Pulse waveforms can also be obtained using photoplethysmography, recording reflected infrared light. In photoplethysmography, the signal is proportional to the quantity of red blood cells in the cutaneous circulation; it does not measure volume changes. Waveform shape is assessed in a similar fashion in pulse volume and photoplethysmography recordings. Low photoplethysmographic waveforms in the toes identify increased risk of amputation, in addition to the toe pressure.5

Exercise Testing for Peripheral Artery Disease

Exercise testing is an adjunctive physiological test to evaluate PAD. It is useful to assess functional capacity and determine the distance patients with claudication are able to walk. Moreover, it can be used to clarify whether leg symptoms are related to PAD. This is relevant in patients with symptoms that are atypical for claudication and in those who have a history of intermittent claudication, yet normal ABIs at rest.6 Relative contraindications to treadmill exercise testing for PAD include rest pain in the leg, shortness of breath with minimal exertion, or unstable angina. The test cannot be performed if the patient cannot walk on a treadmill.

Patients are instructed to fast for 12 hours prior to walking on the treadmill. The constant-load treadmill test is performed at a speed of 2 mph and an incline of 12%. Graded exercise protocols increase the grade and/or speed in 2- to 3-minute stages. The Gardner protocol is the most commonly used graded protocol to evaluate walking exercise capacity.7 It begins at a speed of 2 mph and an incline of 0%, and the grade progressively increases by 2% every 2 minutes, allowing for a wider range of responses to be measured. It is often used to determine clinical trial end points such as change in walking time in response to therapy. Other graded exercise protocols, such as the Bruce protocol, are not commonly used because the rapid rate of speed and incline limits assessment of exercise capacity in claudicants.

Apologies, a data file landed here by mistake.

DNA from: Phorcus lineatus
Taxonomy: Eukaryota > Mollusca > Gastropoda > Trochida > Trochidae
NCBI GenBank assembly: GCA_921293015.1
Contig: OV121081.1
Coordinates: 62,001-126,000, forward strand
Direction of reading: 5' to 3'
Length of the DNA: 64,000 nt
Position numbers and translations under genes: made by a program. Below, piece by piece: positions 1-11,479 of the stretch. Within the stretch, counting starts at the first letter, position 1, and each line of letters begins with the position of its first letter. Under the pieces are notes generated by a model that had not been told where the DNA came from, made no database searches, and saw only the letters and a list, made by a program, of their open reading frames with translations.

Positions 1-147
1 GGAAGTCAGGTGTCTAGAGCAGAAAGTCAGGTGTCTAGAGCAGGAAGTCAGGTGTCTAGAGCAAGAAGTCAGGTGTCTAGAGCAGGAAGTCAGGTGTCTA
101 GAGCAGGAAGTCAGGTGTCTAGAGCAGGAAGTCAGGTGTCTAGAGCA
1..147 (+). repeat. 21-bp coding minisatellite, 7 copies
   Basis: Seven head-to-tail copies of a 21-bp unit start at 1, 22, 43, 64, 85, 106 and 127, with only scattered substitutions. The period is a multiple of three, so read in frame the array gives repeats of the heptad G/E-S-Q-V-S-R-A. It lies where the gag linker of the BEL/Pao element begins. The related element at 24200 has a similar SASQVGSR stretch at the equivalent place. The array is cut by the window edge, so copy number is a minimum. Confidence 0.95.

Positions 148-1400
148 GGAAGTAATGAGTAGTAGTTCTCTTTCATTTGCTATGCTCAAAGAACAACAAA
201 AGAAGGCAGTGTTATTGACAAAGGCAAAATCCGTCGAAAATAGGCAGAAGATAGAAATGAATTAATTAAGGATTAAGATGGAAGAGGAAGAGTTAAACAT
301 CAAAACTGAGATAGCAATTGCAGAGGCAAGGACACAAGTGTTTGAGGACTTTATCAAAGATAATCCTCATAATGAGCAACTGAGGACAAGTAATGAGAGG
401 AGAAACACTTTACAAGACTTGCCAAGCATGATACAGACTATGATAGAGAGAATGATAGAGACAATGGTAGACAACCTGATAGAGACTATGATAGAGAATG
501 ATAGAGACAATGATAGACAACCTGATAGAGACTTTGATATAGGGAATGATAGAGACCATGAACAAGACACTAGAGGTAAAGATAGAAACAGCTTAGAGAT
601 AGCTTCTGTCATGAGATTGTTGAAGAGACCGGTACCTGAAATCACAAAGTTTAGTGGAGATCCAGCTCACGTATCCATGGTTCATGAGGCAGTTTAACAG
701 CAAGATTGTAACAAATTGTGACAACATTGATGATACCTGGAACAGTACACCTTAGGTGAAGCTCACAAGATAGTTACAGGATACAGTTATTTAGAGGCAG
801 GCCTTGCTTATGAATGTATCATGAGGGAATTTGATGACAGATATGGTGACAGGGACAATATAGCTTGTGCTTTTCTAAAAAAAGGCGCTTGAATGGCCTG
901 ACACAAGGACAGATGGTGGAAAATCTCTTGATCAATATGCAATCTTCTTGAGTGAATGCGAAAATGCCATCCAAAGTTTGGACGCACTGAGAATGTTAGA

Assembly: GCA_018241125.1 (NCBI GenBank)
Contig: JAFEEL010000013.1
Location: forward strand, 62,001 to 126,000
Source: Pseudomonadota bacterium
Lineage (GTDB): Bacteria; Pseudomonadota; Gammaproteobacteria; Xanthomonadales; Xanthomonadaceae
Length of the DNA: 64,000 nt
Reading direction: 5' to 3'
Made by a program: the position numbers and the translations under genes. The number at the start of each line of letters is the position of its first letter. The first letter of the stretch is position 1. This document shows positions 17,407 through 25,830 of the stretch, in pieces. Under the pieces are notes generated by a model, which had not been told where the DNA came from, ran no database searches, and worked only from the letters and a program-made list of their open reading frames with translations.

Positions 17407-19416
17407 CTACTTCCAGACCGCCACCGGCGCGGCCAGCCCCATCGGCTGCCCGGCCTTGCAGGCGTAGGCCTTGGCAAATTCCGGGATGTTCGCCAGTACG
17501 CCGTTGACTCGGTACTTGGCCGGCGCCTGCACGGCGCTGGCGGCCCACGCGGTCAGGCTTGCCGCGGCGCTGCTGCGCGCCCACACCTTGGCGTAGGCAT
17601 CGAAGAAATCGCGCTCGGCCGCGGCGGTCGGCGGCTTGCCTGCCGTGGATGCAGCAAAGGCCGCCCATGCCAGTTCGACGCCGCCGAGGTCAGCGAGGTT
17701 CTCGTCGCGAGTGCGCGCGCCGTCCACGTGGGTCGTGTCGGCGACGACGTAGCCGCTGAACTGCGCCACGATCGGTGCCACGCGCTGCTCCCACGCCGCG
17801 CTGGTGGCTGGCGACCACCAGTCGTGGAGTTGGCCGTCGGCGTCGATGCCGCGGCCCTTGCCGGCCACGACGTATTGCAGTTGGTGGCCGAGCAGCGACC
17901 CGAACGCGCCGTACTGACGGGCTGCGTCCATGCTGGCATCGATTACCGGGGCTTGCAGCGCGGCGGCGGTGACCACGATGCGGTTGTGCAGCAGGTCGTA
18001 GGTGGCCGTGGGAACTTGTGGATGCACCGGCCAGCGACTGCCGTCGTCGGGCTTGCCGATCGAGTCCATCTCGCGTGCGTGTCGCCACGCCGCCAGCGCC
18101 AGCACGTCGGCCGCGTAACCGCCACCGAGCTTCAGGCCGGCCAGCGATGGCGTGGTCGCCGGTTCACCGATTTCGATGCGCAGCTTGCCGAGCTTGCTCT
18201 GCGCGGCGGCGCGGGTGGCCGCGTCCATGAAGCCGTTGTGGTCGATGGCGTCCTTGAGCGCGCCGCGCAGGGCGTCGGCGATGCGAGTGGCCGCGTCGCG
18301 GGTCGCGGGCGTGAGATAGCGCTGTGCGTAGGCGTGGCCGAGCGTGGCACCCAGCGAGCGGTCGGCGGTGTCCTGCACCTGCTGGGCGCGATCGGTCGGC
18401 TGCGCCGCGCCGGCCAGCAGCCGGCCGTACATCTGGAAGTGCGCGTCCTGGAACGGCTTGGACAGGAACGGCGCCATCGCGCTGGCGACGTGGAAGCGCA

The treadmill exercise test is terminated when the patient cannot continue owing to leg claudication or chest pain, or is limited by other symptoms such as shortness of breath or fatigue. The patient then immediately lies down on the stretcher. Ankle pressures are obtained starting with the symptomatic leg, followed by the highest brachial pressure. Pressures are repeated approximately every 1 to 2 minutes until they return to baseline. Data recorded from the exercise test should include ankle pressures, length of time the patient was able to walk, time required for pressures to return to baseline, nature and location of the patient’s symptoms, and reason for discontinuing the test. A decrease in ABI of more than 20% immediately following exercise is diagnostic for PAD. The time before ankle pressure returns to normal is increased in more severe disease (e.g., from 1 minute in mild disease to 10 minutes in more severe disease).

Physical Principles of Ultrasonography

Detection of Blood Flow

Normal blood flow is laminar in a straight segment of an artery. If thought of as a telescopic series of flow rings, blood moves forward most rapidly in the middle ring, and velocity decreases in the outer rings as blood comes closer to the vessel wall. The cardiac cycle, defined by its pulsatile nature of flow, causes a continual variation in blood flow velocity, highest with systole and lowest with diastole. The concentric or laminar flow of blood may be disturbed at a normal branching point or with abnormal vessel contours, such as those caused by atherosclerotic plaque. Disturbed or turbulent flow causes a much greater loss of pressure than laminar flow.